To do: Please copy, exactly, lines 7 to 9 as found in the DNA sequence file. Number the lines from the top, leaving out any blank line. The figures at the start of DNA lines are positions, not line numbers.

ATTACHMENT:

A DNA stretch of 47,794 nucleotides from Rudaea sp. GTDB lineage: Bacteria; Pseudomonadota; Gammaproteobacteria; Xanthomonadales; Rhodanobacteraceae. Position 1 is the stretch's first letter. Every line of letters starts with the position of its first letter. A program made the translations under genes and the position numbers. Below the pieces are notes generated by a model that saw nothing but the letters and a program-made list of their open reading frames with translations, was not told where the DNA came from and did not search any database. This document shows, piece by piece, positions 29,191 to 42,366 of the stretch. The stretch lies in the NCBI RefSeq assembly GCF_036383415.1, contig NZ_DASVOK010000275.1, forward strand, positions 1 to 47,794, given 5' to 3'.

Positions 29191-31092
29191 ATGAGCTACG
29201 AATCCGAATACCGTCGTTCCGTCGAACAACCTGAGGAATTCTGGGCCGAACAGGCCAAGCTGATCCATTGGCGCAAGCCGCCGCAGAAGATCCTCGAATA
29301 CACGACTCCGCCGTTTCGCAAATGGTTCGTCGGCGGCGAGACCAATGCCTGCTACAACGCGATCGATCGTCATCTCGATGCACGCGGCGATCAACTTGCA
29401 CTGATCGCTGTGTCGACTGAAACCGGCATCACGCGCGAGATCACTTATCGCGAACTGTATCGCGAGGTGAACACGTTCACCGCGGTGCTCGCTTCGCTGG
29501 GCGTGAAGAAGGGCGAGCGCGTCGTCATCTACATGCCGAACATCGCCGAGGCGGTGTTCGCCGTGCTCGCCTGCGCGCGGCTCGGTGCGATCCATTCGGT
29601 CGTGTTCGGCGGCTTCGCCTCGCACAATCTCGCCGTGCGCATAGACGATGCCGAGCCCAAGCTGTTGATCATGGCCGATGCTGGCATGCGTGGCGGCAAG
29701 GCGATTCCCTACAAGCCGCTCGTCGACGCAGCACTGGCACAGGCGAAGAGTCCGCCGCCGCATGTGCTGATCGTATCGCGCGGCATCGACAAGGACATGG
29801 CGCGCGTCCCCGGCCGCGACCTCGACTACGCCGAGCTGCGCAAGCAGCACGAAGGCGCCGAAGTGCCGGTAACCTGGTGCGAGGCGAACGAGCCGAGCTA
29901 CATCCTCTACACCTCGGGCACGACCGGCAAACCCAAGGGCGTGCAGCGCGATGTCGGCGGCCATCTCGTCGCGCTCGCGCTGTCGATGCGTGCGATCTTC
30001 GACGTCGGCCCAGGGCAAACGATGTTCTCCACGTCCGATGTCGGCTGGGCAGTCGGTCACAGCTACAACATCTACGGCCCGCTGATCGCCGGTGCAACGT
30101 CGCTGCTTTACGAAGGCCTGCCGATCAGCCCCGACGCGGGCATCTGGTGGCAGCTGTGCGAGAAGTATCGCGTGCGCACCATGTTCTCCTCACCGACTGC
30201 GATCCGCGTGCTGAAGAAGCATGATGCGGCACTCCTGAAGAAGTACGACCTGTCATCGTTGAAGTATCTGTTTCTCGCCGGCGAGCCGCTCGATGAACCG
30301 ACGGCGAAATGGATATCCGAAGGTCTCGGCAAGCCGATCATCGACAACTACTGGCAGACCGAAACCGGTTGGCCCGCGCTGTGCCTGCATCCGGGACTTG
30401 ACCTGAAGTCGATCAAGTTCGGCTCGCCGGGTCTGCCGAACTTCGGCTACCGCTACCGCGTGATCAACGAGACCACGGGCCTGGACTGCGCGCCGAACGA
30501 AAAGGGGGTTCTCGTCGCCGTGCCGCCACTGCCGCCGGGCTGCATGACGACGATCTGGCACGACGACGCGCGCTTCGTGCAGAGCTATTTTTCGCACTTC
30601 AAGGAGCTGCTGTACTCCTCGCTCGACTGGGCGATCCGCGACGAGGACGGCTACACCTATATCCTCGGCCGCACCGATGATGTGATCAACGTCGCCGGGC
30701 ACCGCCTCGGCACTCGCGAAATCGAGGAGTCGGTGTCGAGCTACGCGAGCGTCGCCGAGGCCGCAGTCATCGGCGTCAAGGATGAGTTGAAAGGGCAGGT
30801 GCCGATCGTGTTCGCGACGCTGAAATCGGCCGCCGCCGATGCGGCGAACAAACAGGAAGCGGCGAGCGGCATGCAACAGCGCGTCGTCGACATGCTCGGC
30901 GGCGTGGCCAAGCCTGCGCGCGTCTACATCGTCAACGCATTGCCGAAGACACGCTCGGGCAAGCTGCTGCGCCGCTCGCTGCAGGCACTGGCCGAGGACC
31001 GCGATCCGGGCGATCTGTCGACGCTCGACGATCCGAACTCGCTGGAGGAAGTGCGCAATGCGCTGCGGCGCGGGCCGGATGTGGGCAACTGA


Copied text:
29501 GCGTGAAGAAGGGCGAGCGCGTCGTCATCTACATGCCGAACATCGCCGAGGCGGTGTTCGCCGTGCTCGCCTGCGCGCGGCTCGGTGCGATCCATTCGGT
29601 CGTGTTCGGCGGCTTCGCCTCGCACAATCTCGCCGTGCGCATAGACGATGCCGAGCCCAAGCTGTTGATCATGGCCGATGCTGGCATGCGTGGCGGCAAG
29701 GCGATTCCCTACAAGCCGCTCGTCGACGCAGCACTGGCACAGGCGAAGAGTCCGCCGCCGCATGTGCTGATCGTATCGCGCGGCATCGACAAGGACATGG